Our Trip to The National Museum

The well guarded National Museum in Beirut

During our tour of the excavations in Byblos we heard over and over again about objects that were unearthed there that are now in the National Museum in Beirut.  Clearly, a trip to the museum was in order.

As with our trip to Byblos, this journey did not get off to a good start.  Before heading to the museum we ran a few errands in Hamra, one of which was to make extra keys for the apartment.  We wanted a set to give to guests who visit, and a few to leave with other ACS folks in the apartment building in case we locked ourselves out by mistake.  Upon returning from our morning errands we had lunch, checked out the bus route to the museum and then took off.  Immediately upon closing the door to the apartment we realized neither of us had our keys.  And had we distributed any of our newly minted keys to neighbors?  Of course not.  So, now what?  Our first strategy was to check to see if anyone was in the office in the apartment building.  No luck there.  Next, we went to Tom and Kris’s apartment two floors down where we called Ibrahim, the head of Physical Plant at school and the guy in charge of keys for all ACS facilities.  He called school and told the guard on duty to find Ishmael who would let me into his office to retrieve a key.  Ishmael had to be called away from his swim in the sea, but he graciously helped me get a key to our place.  I owe him big time.  A box of baklava maybe?

Once we got our keys we headed to the Corniche to catch bus #15, which would take us to the Museum, 2 to 3 kilometers away.  This was the experience of the day.  The ride costs 1000 Lebanese pounds per person, or all of 66 cents US money.  One can ride anywhere in this city for that fare.  Mind you, these are not air-conditioned or in anyway luxurious buses.

The Beirut buses are not elegant, but they get you where you want to go for little money.

Bus 15 begins its route on the Corniche, a two minute walk from our place.  We sat in the bus for about 10 minutes waiting for it to depart.  During that time we had a conversation…I guess you can call it that… with one of the bus drivers who spoke as much English as we spoke Arabic.  We looked at our maps, showed each other pictures of our children and jabbered at each other.   Lots of hand motions were involved.  So much fun!

We were forewarned that the first part of this ride might be a bit slow, as the driver would “troll” along the Corniche  looking for more for riders.  A bit slow does not begin to describe the speed this bus traveled for the first kilometer or so.  We did pass a few walkers, but certainly no runners.  The Arabic music on the bus was blaring for the riders’ entertainment.  I am learning to love this music.  It has a good beat and is easy to dance to.  Once we got beyond the Corniche we did pick up speed and ultimately arrived at the National Museum.

We started our tour by viewing a short video that gave some of the history of the museum, primarily its recovery from the devastation of the civil war.  The building is situated on what was the Green Line and thus received extensive damage, as did a considerable part of its collection.  Fortunately, the larger pieces were encased in concrete before the fighting escalated in that part of town.  The film showed clips of these pieces being opened after the war, as well as  people going into the museum’s storeroom for the first time in years.  It was a moving and well-made video.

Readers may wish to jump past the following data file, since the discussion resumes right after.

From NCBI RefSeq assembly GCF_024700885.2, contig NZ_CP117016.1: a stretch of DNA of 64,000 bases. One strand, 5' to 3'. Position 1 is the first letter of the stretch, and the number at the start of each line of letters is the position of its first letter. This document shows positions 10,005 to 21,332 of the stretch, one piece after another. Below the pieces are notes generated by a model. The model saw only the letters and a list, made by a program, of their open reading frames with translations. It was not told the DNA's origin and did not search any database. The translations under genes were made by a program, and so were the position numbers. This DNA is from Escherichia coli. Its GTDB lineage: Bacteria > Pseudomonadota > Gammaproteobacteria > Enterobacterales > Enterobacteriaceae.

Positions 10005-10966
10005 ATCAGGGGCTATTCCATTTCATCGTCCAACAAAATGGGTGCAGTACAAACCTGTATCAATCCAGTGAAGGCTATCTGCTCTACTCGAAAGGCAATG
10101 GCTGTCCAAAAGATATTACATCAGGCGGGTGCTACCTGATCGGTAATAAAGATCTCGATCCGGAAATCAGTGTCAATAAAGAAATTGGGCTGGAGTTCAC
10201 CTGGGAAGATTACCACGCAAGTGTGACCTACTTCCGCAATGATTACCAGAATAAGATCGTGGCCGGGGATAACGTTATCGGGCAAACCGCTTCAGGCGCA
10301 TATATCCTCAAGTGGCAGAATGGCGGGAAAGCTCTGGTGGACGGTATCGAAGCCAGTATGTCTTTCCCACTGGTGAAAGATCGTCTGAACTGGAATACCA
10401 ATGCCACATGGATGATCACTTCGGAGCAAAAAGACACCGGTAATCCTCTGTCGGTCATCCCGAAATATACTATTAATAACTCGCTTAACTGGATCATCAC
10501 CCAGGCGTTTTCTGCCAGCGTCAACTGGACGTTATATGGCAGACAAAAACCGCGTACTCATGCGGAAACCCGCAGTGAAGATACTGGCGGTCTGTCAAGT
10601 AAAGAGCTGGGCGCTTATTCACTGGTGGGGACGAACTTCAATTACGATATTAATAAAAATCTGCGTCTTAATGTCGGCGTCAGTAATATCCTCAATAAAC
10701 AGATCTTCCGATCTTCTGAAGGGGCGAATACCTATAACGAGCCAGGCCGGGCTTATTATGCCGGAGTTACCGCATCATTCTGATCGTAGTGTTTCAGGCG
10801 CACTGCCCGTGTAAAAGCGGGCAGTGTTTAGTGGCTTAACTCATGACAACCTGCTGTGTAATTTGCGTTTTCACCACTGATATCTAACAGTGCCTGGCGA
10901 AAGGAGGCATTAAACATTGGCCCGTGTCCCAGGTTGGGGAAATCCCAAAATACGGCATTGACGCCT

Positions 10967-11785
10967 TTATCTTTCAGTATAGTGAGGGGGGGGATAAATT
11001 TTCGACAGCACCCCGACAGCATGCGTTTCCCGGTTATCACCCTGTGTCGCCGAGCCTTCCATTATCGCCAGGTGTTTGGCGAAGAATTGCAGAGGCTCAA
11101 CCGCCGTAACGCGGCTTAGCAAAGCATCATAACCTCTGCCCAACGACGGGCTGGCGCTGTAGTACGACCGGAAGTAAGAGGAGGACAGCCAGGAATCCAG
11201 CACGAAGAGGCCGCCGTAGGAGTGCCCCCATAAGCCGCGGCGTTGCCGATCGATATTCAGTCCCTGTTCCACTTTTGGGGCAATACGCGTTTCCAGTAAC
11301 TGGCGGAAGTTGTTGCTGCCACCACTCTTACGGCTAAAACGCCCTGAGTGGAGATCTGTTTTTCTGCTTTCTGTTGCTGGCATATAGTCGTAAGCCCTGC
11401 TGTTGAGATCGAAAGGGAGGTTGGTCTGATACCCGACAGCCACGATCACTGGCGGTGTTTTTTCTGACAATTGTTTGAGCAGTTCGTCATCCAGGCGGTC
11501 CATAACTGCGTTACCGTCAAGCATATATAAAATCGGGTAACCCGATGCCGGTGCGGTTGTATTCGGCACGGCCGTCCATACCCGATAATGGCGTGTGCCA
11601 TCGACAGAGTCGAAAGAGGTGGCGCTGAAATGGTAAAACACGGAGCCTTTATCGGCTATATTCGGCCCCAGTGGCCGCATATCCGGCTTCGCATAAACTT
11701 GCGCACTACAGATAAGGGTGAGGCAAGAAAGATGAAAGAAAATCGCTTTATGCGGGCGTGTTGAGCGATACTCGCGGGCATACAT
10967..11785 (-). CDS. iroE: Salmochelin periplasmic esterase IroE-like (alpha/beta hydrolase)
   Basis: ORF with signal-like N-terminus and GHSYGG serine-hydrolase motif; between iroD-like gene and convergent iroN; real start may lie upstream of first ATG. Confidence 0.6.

A 2nd century A.D. Roman mosaic from Baalbeck

The museum itself is relatively small and is easily seen in a few hours.  The first floor contains large pieces; sarcophagi,  statues,  mosaics and pieces of carvings.   The well preserved  piece showing Ramses II in battle was amazing.  But the smaller pieces upstairs were the highlights for me.  Case upon case held  items dating as far back as  5000 BC.  We are talking Neolithic pieces, and stunning work from the Stone and Bronze Ages! WOW!   As we continued through the second floor we viewed pieces from progressive periods in Lebanese history; Phoenician, Egyptian, Roman, Islamic, etc.  For the smaller pieces the museum provides a magnifier that slides along the case and gives the viewer a chance to see the intricacies of each piece.  This museum is a must stop for any visitor to Beirut.

Then we got to ride the bus back home where a couple of cold Almaza’s were waiting!  Just another day of adventure in Beyrouth.

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3 Responses to Our Trip to The National Museum

  1. Plain Jane says:

    Nice post, thanks. I love the mosaic, it helps me to imagine how amazing Baalbeck was once.

  2. Awesome site, I hadn’t come across beirutblog.wordpress.com before in my searches!
    Carry on the superb work!

  3. Marie Lawrence says:

    Thanks for the wonderful descriptions and pictures. I remember being struck, during a long ago visit with my brother when he lived in Italy, with the sheer antiquity of life in this section of the world. Anything in this country so pales in comparison.

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